incumbents are all good men and true, competent, and honest, and are, or will be, very acceptable to the Indians. To make changes will be to make mischief.
Mr. Charles B. Johnson is feeding the Wichitas and other Reserve Indians under a contract which ends on the 30th of June. I have instructed him to continue feeding them during the present season under the same contract, I. E., on the same terms, which I know to be reasonable.
It is very important that some funds should be at any disposition. The State of Arkansas has furnished me an escort of a company and General McCulloch has procured me transportation. To meet contingent expenses it is necessary that at least $1,000 should be placed here subject to my draft; and, as I have several times urged, money should be placed in the proper hands to pay a bounty to each Indian that enlists.
I wish I had more definite instructions and power more distinctly expressed, especially power in so many words to make treaties and give all necessary guarantees. For without giving them nothing can be done, and I am [not] sure that John Ross will be satisfied with my statement or assurance that I have the power, or with anything less than a formal authority from the Congress. He is very shrewd. If I fail with him it will not be my fault.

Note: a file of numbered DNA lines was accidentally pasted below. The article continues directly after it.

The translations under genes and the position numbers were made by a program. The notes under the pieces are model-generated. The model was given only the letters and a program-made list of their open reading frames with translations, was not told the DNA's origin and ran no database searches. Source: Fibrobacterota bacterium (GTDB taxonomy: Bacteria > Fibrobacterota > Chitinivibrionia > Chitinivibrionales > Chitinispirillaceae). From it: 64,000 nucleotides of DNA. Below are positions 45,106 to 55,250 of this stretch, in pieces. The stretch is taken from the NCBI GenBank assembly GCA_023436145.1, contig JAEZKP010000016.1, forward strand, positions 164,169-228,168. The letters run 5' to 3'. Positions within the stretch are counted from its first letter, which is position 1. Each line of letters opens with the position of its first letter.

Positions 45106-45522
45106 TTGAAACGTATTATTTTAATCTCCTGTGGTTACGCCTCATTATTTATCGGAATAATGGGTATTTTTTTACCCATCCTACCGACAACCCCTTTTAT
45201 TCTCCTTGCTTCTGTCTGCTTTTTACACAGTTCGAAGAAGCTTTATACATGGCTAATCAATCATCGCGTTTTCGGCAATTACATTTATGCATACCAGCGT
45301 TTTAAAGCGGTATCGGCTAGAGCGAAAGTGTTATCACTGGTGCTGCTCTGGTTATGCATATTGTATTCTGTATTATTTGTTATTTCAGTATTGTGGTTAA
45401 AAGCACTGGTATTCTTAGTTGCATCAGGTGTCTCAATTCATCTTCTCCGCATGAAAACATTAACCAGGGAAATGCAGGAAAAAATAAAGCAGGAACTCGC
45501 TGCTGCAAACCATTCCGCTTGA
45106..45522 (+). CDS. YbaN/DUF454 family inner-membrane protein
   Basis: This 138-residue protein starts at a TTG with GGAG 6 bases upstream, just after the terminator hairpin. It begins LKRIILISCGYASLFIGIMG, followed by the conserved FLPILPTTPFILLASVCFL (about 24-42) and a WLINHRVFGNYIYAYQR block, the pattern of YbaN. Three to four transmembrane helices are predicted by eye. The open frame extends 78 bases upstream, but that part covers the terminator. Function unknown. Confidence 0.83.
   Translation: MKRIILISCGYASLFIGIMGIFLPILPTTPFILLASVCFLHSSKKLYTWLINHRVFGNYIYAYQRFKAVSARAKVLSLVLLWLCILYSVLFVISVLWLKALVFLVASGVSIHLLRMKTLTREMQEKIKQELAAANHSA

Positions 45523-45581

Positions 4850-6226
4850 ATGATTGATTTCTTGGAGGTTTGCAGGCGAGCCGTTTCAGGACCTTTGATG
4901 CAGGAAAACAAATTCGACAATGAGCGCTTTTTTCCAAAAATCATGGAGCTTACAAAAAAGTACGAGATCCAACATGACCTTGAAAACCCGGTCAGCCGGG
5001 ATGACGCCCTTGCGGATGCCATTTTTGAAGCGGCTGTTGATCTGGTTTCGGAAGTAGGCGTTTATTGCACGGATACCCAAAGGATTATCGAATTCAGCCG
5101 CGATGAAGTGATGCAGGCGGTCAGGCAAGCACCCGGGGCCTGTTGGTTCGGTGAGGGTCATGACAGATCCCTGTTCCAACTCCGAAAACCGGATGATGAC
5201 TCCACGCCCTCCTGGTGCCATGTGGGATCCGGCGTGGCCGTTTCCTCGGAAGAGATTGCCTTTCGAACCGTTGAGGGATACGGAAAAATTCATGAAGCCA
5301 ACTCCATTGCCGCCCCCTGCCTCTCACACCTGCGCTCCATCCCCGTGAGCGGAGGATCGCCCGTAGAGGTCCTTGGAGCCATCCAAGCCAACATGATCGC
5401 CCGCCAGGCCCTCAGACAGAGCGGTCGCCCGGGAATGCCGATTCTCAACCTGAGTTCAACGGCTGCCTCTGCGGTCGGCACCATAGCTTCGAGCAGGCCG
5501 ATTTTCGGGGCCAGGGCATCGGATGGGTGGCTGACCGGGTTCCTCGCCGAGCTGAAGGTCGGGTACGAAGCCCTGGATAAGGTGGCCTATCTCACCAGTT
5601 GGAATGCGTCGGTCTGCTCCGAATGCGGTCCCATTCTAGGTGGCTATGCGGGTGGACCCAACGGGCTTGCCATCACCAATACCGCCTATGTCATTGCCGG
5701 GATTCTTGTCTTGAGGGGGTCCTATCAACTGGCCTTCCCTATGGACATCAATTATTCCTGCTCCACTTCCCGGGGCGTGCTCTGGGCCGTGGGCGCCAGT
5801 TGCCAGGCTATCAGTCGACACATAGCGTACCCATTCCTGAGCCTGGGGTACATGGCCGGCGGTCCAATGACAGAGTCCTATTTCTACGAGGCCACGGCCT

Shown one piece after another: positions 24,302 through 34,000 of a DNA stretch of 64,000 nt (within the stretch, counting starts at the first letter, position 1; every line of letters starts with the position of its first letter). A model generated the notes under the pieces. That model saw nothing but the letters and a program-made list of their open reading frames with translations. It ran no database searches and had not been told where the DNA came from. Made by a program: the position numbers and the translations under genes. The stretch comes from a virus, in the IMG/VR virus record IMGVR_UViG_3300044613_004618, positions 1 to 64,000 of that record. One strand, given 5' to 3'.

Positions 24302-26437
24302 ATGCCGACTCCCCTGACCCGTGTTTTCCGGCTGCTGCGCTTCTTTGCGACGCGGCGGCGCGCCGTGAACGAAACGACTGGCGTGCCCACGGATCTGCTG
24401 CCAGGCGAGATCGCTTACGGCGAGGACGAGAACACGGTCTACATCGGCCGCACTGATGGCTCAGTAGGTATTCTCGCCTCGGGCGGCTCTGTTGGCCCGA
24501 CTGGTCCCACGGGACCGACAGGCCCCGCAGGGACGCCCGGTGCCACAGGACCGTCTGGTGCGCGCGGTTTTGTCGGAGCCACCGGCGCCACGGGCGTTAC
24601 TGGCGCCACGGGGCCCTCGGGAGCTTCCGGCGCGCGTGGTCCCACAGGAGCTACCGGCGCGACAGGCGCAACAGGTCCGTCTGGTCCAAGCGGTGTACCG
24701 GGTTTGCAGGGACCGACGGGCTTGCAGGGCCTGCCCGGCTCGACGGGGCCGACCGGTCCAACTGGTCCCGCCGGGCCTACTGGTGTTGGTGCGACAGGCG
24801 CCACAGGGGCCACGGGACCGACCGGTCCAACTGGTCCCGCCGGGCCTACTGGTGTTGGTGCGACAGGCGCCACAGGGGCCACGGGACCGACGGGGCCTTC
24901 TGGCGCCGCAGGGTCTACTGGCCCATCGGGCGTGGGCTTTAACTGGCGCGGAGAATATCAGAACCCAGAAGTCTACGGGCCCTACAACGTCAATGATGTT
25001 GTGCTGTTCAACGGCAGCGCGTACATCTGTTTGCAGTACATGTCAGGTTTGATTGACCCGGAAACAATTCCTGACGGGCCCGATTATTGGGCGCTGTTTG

I have the honor to be, sir, very truly and respectfully, yours,
[TALLAHASSE, FLA.,] May 29, 1861.
[Hon. L. P. WALKER,
Secretary of War:]
I have two regiments organized for the defense of the State and one for Virginia. Please answer.
M. S. PERRY.
RICHMOND, VA., May 29, 1861.
Governor JOSEPH E. BROWN,
Troops, armed and equipped, ammunition included, are much needed. Please urge such forward with all practicable dispatch.
President JEFFERSON DAVIS:
Will hasten through the two regiments on hand, armed with muskets off 1842, with all possible dispatch. Will order to you, by express from Milledgeville, 10,000 ball and 10,000 buck-and-ball cartridges. Will continue to do all I possibly can to aid you.
JOSEPH E. BROWN.
[MAY 29,30, 1861. -For correspondence between Davis and Pickens in relation to forwarding South Carolina troops to Virginia, see Series I, VOL. LI, Part. II, pp. 119-121.]